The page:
Cultivating Creativity in Teachers & StudentsOthers, Education
Contributed by: Wellspring Foundation for Education
Have you ever wondered what happens to all those red pens after teachers grade exams? When the ink runs dry, what happens to the plastic casing? Well, we can’t give you a definitive global answer (though we hope they’re being refilled or recycled!), but we can tell you how one innovative teacher in the Gasabo district of Rwanda is using them.
Last year, Elise, a math teacher at Gihogwe School, was a member of the grading committee during national exams. As she marked exam after exam and ran through pen after pen, she noticed a pile building up on the side of her desk. All of these pens were deemed useless after the ink ran dry, but what if that wasn’t true? What if these empty pens could be used to help students learn the very thing they’re being graded on? Excited at the idea, Elise began collecting not only the dry pens that she had been using, but that others on the grading committee had been using as well. By the time the last question was marked and results were sent out to students, she had baskets full of empty pen casings. In the school break, Elise sorted through the pens and created bundles of various numbers. When the kids came back to school, she handed them out and used the pens as a way to teach multiplication. Two bundles of ten pens equals how many?
Twenty pens! Exactly.
By using bundles of locally sourced pens, Elise is not only modelling a ‘reuse’ mindset that we should all learn from, but she’s also exemplifying Wellspring’s training about teaching aids. Our trainers encourage teachers to come up with sustainable and local teaching aids that will benefit their classrooms and really help their students grasp lesson concepts in unique ways. Elise has done exactly that–and the learning doesn’t stop there either.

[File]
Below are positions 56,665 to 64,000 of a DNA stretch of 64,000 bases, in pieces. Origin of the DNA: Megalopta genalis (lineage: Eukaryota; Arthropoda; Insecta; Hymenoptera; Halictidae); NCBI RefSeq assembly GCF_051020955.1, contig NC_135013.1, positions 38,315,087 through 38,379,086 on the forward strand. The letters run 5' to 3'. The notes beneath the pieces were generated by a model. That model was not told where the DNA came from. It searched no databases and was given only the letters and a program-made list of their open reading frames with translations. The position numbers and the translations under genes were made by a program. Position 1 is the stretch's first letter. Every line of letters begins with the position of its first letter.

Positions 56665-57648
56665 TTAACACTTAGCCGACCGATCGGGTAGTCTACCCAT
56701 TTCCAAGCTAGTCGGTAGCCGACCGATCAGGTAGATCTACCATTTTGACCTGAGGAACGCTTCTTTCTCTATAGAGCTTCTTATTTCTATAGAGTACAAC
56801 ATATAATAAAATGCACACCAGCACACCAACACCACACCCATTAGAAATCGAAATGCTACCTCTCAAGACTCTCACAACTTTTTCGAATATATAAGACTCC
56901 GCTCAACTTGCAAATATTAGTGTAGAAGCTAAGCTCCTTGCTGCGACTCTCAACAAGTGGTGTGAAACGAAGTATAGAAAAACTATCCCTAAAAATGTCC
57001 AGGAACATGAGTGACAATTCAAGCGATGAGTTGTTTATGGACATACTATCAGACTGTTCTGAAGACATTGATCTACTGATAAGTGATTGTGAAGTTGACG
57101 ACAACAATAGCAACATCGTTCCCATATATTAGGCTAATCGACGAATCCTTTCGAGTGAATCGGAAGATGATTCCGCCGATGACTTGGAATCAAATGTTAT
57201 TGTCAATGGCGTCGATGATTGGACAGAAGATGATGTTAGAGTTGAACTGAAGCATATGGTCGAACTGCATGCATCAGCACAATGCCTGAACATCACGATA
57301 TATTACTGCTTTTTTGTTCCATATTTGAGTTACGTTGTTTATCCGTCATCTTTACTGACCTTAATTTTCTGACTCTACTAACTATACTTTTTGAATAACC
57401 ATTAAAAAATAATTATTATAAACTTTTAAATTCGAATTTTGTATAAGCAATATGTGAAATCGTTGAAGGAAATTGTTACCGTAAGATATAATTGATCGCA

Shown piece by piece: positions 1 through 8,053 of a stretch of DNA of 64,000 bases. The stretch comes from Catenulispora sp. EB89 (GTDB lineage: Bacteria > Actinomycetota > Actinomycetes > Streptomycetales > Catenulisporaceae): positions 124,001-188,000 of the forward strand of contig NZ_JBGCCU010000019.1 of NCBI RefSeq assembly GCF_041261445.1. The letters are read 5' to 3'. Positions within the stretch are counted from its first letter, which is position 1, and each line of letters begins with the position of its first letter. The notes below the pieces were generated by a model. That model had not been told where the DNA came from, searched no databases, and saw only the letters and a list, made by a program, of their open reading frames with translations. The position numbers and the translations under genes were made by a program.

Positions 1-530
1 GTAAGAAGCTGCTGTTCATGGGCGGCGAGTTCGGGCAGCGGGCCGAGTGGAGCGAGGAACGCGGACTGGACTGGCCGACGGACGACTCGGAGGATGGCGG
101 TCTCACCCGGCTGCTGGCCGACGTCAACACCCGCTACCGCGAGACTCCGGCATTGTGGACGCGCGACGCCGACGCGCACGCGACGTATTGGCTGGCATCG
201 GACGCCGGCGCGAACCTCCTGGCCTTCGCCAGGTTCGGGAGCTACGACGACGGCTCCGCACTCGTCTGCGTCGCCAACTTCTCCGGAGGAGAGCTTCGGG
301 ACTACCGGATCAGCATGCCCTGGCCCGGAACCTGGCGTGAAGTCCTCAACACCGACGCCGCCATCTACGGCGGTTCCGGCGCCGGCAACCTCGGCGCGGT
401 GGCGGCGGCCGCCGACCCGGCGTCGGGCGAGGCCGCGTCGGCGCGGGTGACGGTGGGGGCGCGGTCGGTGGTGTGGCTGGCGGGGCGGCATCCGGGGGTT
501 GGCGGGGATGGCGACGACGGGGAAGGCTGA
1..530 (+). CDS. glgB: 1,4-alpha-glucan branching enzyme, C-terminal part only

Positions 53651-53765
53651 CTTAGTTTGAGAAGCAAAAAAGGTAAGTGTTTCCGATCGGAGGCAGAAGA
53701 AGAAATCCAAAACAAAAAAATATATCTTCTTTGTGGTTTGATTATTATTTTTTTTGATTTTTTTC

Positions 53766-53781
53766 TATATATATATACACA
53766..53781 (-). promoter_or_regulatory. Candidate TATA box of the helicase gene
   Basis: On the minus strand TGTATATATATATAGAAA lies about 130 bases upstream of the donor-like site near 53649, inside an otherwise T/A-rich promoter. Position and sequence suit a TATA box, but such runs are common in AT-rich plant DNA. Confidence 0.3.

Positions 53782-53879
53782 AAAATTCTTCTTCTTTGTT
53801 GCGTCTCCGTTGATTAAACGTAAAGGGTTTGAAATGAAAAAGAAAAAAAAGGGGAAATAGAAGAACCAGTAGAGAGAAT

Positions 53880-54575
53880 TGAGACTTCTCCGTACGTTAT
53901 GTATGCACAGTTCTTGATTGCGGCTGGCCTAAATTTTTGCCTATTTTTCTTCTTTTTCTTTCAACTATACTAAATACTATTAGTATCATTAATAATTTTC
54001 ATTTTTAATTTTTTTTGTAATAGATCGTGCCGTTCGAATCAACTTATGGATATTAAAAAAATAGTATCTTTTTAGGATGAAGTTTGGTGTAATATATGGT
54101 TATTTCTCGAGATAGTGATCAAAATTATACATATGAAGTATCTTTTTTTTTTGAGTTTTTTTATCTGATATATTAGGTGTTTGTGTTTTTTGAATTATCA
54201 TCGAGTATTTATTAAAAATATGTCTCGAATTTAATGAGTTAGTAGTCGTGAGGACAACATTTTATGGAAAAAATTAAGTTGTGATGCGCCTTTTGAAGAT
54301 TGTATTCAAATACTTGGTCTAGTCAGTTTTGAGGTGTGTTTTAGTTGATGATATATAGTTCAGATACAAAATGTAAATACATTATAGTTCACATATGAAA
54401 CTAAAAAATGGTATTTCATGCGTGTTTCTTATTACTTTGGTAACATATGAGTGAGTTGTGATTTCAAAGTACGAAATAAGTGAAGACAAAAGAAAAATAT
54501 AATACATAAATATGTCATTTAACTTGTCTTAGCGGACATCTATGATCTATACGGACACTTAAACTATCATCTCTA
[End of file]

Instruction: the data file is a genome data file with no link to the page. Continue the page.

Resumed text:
When the kids mastered using the bundles, Elise invited them up to the chalkboard to try out some multiplication equations. She worked with each child individually and if the student struggled, she offered gentle feedback, then asked a slightly easier question to help build up their confidence before trying the original problem again. This is the mark of an excellent teacher who cares about her students’ hearts as much as their minds.
One of the neat things about this story is that Elise isn’t even a Wellspring “multiplier”! In other words, she hasn’t received training directly through Wellspring, but rather she has learned her techniques through peer learning, which is something we highly encourage. Clemance, the head of the math department at Gihogwe, went through our training program and passed her learnings along to others, including Elise, through feedback and classroom observations. When peer learning is encouraged, as it is at Gihogwe, quality education spreads beyond our wildest dreams and every child can be empowered in a classroom environment that reflects Jesus’ love.
God is working through teachers like Elise and Clemance to truly shape the lives and learning of their students. It is our joy, with your partnership, to be able to play a role in their stories.